Tuesday 13 April 2021
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Harambee goes International

Whether state visits need to be shorter and with a smaller entourage, Harambee needs to go international in order to prosper. The prosperity plan running on the slogan ‘no one should be left out’ contains a chapter specifically dedicated to International Relations and cooperation that is summarily focused on ensuring that Namibia continues to be a respectable and trusted member of the International community by honouring its obligations and fostering international support that will translate the country’s political independence into economic independence. In order for this to become a reality, I dare say our President needs to be spearheading efforts in this direction.
Namibia as a developing country needs to prioritise trade and investment with strategic international partners.
Admittedly we do have Namibian foreign missions existing solely to fulfil this particular function, however the office of the President carries more muscle in the long term when it comes to international affairs of any country.
For illustrative purposes one can liken state visits to a business. In order to attract investors, potential partners and sell products and service, businessmen and women globally can vouch for the need to pitch and profitably sell their products or services. Harambee needs to sell internationally aswel outside of local efforts and I for one commend our head of states for at least going out to pitch Namibia. The President has made numerous calls to the international community to support Namibia in its fight against poverty.
It suffice that on top of that, his office needs to engage world leaders and economic partners directly and vigorously hence my scepticism towards the furore on the Presidents travels in the past weeks ranging from exasperation that the state visits came about on the eve of the Fitch ratings that downgraded our Economic Outlook from stable to negative to teachers voting to strike for 8% salary increase and not to forget claims that the alleged money that will be used for his travels together with his entourage is at the expense of the tax payer . However true these sentiments might be in isolation as pressing issues that government needs to address, point remains that State visits by all politicians and not just Presidents alone, are key for any country’s bilateral relations.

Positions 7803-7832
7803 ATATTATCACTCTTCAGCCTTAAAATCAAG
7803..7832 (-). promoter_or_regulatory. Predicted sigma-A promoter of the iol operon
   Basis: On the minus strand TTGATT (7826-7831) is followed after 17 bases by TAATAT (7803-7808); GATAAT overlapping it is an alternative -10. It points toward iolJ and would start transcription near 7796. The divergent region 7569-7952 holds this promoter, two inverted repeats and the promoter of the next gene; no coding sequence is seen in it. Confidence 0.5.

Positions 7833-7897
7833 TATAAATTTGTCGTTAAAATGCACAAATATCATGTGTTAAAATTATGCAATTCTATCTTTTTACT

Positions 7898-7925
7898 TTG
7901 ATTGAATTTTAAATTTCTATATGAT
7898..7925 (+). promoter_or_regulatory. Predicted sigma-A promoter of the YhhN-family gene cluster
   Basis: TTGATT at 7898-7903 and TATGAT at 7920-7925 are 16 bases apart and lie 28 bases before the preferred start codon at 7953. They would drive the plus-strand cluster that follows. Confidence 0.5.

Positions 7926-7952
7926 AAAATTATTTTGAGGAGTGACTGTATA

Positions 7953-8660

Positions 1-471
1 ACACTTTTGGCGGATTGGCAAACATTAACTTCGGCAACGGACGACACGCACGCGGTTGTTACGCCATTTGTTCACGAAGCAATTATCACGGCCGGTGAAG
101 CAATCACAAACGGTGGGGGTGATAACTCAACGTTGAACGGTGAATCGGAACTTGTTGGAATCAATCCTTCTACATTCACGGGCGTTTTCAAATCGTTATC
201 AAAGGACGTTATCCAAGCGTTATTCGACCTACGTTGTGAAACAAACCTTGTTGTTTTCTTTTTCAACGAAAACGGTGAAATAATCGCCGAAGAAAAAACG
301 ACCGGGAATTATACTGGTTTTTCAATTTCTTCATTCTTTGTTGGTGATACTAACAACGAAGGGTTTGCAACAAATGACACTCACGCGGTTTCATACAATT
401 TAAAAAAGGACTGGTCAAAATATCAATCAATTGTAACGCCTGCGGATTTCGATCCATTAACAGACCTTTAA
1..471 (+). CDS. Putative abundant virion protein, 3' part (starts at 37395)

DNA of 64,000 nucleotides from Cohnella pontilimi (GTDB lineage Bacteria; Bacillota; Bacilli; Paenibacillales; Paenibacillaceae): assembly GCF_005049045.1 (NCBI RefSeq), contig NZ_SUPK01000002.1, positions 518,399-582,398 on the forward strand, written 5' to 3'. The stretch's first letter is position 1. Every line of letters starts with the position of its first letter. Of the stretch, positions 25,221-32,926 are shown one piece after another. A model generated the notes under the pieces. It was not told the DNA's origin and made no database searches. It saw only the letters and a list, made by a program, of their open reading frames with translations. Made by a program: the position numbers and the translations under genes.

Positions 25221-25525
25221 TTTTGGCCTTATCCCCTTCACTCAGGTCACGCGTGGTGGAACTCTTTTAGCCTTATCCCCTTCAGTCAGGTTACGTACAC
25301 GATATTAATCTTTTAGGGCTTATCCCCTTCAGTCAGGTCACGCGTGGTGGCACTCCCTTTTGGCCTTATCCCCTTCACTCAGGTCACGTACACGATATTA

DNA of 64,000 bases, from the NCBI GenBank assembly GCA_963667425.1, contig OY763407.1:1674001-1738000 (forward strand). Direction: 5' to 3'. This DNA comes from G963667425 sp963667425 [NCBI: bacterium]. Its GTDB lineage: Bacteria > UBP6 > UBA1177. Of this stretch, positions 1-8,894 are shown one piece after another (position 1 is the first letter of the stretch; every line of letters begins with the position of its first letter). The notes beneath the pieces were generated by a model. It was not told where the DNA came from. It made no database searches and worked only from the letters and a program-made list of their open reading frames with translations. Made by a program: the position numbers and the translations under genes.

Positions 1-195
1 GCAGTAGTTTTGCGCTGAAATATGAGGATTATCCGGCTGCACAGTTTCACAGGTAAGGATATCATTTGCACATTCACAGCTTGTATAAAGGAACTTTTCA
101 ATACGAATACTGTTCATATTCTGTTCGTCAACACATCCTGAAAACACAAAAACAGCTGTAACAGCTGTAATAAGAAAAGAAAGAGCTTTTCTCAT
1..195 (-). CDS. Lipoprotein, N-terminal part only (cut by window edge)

I am not oblivious to the challenges we face as a country and I do agree that we have a long way to go in order for no one to be left out. However, we can only get there when our leaders act on their promises to deliver.
That our President is out of the country on state visits for twenty-four days in the USA is well in accordance with his functions as a democratically elected President He is not the first nor the last President of Namibia (or anywhere else in the world really) who will travel on state business. Perhaps what makes ours unique is the entourage of Ministers that travelled with him, however he made it clear that they are travelling on a need basis for the purpose of bilateral relations and for that we can hold them accountable upon their return.
Rakkel Andreas is an MA European and International Studies graduate from the Centre International de Formation Européen (CIFE) in Nice-France as well as BA in Media Studies and Political Science from the University of Namibia. The viewpoints expressed by the author are inspired by her thesis titled “The influence of German Political identity on its foreign policy: An analysis on the special case of Namibia”.

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